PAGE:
PENN NATIONAL SALE? Penn National Inc. is considering selling its 49 percent stake in the Maryland Jockey Club, meeting with O’Malley administration officials to discuss the possibility on Wednesday, reports The Daily Record’s Rachel Bernstein.

O’MALLEY AND OBAMA TALK JOBS: Gov. Martin O’Malley and 12 other Democratic governors will meet with the president to discuss job creation, according to an Associated Press story on ABC 2’s website.

TOLL HIKES: Sen. Ron Young, the former mayor of Frederick, wants to raise tunnel and bridge tolls and give the money to municipalities, which have lost most of their highway user funds in the last two budgets. Jeff Newman reports in the Gazette. Meanwhile, Transportation Secretary Beverley Swaim-Staley told a Senate budget subcommittee that increases will be coming to all toll roads in the next fiscal year.

ARUNDEL MILLS SLOTS: Construction can once again begin on the Arundel Mills slots casino after opponents withdrew a legal challenge that dealt with the traffic the casino would create, reports The Sun’s Nicole Fuller.

MARCELLUS DRILLING: Environmental officials said the state needs up to two years to determine whether it should drill for natural gas in Western Maryland’s Marcellus share deposits, according to an Associated Press story in the Daily Record.

FEDERAL METRO FUNDING: Maryland’s Congressional delegation is prepared to fight hard to prevent a $150 million budget cut to the DC Metro, reports Ben Pershing of The Post.

HARRIS SALISBURY OFFICE: Freshman Congressman Andy Harris opened an office in Salisbury on Thursday, promising to be in that office at least once a month, reports the Salisbury Daily Times’ Greg Latshaw.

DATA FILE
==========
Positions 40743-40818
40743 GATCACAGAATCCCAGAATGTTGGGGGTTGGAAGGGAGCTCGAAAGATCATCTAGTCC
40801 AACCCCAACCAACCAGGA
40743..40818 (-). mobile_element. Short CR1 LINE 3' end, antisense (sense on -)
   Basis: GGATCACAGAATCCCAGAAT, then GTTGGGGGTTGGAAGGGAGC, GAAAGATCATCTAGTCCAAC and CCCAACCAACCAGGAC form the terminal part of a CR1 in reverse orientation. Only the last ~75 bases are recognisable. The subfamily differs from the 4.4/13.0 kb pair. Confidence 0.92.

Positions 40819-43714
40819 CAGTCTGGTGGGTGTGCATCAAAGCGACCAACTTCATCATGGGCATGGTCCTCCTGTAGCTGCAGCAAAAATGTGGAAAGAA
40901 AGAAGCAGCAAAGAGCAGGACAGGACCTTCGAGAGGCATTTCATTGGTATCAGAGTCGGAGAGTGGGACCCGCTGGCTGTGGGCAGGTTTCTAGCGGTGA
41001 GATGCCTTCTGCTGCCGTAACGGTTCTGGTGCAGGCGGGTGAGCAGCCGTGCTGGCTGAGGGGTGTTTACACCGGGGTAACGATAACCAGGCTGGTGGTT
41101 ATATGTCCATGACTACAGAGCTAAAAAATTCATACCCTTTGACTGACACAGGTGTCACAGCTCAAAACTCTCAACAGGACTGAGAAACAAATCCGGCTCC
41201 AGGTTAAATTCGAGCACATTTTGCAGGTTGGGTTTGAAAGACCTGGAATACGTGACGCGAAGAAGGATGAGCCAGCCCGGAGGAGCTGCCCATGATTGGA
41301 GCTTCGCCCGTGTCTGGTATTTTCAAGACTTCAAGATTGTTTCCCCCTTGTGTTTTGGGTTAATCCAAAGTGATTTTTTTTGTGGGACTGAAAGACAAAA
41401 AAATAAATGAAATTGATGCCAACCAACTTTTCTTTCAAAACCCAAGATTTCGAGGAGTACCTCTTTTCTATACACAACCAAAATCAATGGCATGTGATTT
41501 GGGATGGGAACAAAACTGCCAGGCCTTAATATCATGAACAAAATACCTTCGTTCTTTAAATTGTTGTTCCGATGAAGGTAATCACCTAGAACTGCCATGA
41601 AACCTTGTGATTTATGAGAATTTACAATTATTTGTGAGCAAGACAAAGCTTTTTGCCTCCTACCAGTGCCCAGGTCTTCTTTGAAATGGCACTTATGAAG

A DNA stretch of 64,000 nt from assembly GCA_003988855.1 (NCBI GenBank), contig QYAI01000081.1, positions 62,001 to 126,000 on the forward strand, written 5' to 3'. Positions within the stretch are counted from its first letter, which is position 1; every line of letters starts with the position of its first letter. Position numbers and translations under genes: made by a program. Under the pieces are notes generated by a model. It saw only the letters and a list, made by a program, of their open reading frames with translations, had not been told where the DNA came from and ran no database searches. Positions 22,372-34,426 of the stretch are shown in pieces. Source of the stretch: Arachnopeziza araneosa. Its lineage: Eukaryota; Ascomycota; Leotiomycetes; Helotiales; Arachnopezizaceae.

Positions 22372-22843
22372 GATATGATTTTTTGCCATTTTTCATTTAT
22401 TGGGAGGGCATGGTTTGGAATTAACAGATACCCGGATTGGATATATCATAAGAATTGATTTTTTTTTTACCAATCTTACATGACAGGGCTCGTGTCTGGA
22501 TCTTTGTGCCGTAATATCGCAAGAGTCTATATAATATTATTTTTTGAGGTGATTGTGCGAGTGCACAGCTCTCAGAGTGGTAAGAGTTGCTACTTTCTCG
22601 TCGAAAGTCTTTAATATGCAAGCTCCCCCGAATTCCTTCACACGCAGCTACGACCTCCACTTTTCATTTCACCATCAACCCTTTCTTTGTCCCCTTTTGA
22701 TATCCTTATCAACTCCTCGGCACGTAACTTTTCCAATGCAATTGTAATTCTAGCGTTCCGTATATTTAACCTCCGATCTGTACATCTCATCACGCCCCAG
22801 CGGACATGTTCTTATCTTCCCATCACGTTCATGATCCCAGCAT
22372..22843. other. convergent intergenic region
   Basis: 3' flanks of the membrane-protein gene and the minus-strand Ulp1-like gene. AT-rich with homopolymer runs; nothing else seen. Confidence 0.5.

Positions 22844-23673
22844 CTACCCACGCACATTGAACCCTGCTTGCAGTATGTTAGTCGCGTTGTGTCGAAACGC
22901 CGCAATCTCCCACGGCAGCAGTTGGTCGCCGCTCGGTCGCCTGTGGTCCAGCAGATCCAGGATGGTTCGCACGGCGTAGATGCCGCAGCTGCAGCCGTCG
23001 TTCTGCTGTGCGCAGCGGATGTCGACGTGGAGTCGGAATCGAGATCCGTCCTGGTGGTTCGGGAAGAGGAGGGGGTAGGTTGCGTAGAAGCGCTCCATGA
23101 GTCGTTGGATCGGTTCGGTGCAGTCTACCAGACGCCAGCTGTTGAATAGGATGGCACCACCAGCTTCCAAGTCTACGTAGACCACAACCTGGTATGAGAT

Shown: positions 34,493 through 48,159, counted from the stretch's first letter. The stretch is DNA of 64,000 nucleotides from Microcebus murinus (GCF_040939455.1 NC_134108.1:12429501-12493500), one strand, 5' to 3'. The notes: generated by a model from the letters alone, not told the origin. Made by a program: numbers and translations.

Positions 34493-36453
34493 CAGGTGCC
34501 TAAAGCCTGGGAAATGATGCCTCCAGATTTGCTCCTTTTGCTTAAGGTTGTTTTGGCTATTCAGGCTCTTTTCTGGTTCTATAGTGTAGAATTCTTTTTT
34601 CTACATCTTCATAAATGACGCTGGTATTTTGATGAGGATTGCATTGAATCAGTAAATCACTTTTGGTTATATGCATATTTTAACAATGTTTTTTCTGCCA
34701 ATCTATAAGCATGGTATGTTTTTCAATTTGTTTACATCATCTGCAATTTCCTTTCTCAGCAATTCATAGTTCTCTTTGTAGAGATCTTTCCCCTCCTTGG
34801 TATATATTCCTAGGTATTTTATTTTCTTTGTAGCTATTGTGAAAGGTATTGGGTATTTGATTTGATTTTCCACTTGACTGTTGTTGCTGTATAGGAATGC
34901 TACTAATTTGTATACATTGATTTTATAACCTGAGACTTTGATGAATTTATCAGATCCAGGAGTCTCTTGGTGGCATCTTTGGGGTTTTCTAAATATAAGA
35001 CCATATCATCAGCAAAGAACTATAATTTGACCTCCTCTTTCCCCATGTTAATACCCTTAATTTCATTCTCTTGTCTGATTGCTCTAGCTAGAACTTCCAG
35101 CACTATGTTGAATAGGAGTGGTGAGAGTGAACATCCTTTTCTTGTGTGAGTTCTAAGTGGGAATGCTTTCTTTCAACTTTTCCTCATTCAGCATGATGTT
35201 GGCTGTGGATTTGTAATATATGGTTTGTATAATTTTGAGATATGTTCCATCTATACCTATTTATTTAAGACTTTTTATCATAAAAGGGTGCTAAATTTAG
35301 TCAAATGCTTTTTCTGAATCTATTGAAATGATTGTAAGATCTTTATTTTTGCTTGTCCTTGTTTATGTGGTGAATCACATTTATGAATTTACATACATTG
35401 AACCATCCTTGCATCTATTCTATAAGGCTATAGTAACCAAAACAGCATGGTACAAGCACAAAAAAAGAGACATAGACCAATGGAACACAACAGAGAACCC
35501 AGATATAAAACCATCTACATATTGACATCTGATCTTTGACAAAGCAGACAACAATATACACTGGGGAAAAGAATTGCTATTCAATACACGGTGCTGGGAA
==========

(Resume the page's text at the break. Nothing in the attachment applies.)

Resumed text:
NOTEBOOK: The Gazette’s Reporters Notebook has items on the ICC, Sam Arora, Tony O’Donnell, songster Chuck Brown, Ike Leggett, and the write-in votes for state treasurer.

REMEDIAL ED: Andrew Ujifusa in the Gazette reports that remedial education is costing nearly $90 million annually at Maryland’s two- and four-year colleges and universities, a recent report from the state’s Higher Education Commission indicates.

RACIAL POLITICS: Gazette columnist Blair Lee, back from the Keys, takes a hike up Negro Mountain and along the Underground Railroad. Fellow columnist Barry Rascovar ruminates on the changing face of Maryland politics as its minority population grows.

About The Author

Len Lazarick

Len Lazarick was the founding editor and publisher of and is currently the president of its nonprofit corporation and chairman of its board He was formerly the State House bureau chief of the daily Baltimore Examiner from its start in April 2006 to its demise in February 2009. He was a copy editor on the national desk of the Washington Post for eight years before that, and has spent decades covering Maryland politics and government.